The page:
Don’t Act Like a Fool – Exploring the Passages

Below are some preliminary questions to assist in the study of this passage. For a comprehensive study of the passage, download the Study Guide (PDF download).

1. In Proverbs 10:8 (printed below) how is a fool described in contrast to a wise man?

The wise in heart will accept commandments, but a chattering fool comes to ruin. (Proverbs 10:8)

In contrast to the wise man, a fool will not receive instruction; he will not accept the counsel of God: “How long will…fools hate knowledge?… (29)… they hated knowledge and did not choose to fear Jehovah—(30) they would not accept any of my advice, they despised my rebuke.” (Proverbs 1:22c, 29-30) By contrasting “the wise in heart” with “a chattering fool,” this proverb is emphasizing the fact that a fool is more interested in expressing himself than in receiving sound biblical instruction.

2. What does Proverbs 15:5 (printed below) tell us about a fool?

A fool despises his father’s discipline, but whoever heeds rebuke acquires prudence. (Proverbs 15:5)

The Hebrew term sometimes translated “instruction,” also includes correction and discipline; it is the parental training that is intended to shape a son’s character in the way of righteousness. A fool “despises” such training: he resists it, rejects it, and disregards it as something that is of no value to him. Why? Because the fool has no interest in being instructed and trained, his chief interest is in expressing his heart: “A fool has no delight in understanding; his only concern is to express his heart.’ (Proverbs 18:2)

3. Consider Proverbs 28:26 (printed below.) What does this proverb say about the man who trusts in his own heart—a man who is identified as a fool?

He who trusts in his own heart is a fool, but whoever walks wisely will be kept safe. (Proverbs 28:26)

A fool puts his confidence in the impulses, feelings, and desires of his own heart: if it “feels right” he will just do it. The fool chooses to make his heart his standard and authority in the place of the Word of God. In so doing he follows a subjective, personalized standard as opposed to the objective, divinely authoritative standard of God’s Word.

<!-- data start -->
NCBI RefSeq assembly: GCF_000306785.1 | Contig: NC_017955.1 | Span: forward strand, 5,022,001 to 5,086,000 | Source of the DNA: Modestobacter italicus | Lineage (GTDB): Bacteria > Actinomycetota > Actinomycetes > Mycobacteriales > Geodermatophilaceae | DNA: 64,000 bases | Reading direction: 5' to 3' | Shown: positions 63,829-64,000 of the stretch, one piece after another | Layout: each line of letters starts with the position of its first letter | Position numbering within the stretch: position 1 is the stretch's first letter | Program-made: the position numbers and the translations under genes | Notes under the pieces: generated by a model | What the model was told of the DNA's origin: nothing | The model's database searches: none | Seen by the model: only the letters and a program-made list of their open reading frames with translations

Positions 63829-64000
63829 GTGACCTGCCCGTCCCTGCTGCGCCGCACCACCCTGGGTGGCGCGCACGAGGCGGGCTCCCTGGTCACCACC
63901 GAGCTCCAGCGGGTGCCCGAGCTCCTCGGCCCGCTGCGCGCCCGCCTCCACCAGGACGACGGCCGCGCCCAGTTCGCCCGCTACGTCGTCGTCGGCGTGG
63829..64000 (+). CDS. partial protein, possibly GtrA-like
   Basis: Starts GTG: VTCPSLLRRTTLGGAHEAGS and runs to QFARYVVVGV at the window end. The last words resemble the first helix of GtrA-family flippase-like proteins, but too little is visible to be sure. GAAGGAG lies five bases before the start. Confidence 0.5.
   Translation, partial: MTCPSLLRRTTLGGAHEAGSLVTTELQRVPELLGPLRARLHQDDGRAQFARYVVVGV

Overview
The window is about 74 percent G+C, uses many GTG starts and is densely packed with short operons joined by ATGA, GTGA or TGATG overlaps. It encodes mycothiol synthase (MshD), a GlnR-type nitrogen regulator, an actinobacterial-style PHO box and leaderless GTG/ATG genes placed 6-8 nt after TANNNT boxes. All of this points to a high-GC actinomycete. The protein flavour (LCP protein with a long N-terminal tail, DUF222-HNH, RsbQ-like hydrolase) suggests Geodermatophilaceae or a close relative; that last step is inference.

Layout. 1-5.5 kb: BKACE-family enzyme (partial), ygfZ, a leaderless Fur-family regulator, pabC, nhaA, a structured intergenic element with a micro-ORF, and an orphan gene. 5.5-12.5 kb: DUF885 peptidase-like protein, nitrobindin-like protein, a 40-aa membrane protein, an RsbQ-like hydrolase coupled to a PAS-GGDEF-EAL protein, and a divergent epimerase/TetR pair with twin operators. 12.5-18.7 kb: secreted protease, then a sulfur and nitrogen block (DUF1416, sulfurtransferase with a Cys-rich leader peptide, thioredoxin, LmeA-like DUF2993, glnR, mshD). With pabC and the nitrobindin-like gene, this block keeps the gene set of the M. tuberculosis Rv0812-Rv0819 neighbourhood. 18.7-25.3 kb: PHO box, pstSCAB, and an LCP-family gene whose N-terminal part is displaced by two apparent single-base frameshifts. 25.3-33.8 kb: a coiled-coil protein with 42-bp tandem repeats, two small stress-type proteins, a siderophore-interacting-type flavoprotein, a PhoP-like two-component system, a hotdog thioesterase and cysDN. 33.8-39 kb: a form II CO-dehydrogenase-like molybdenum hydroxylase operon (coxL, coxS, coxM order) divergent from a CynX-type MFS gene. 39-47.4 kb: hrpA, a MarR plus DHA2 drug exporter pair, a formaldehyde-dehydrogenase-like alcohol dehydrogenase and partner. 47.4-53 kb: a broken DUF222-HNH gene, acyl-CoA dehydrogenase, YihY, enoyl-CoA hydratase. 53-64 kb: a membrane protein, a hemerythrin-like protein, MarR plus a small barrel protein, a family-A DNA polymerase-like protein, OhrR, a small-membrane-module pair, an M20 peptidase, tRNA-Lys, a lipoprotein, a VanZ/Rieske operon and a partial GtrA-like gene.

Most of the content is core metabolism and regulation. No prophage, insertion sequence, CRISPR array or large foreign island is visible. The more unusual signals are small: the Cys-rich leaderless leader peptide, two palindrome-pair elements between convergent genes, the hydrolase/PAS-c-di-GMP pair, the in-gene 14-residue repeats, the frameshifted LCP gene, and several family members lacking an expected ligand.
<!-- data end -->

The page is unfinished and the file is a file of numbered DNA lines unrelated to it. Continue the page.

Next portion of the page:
4. What does Proverbs 14:16 (printed below) tell us about a fool’s conduct?

A wise man fears and turns away from evil; but the fool behaves arrogantly and is confident. (Proverbs 14:16)

In contrast to the wise man whose life and conduct are governed by godly fear, the fool is characterized by reckless neglect and a confidence that defies all godly warning against sin and its deadly consequences. This proverb literally says that the fools allows himself “to go beyond” the proper limits, “being confident” that no harm will befall him, being confident that God will protect him and spare him from the consequences of his presumptuous behavior. The message of this proverb is well summarized by the adage: Fools rush in where angels fear to tread.

5. What does Proverbs 19:3 (printed below) tell us about the consequences of a man’s foolishness? But how does that man react to those consequences?

A man’s own foolishness ruins his life; nevertheless, his heart rages against Jehovah. (Proverbs 19:3)

A man’s own foolishness and folly ruin his life—his own sinful choices or sinful reactions to trials and circumstances may bring his life to ruin. But rather than acknowledge his own responsibility or yield to the Lord’s will, the fool’s heart “rages against Jehovah”—the faithful, covenant-keeping God. The fool seeks to put the blame on God: fretting and even raging against the Lord when He withholds His blessing, or when He exercises His prerogative to bring trials into a man’s life, or when He in His justice causes the man to reap the consequences of his own foolish choices.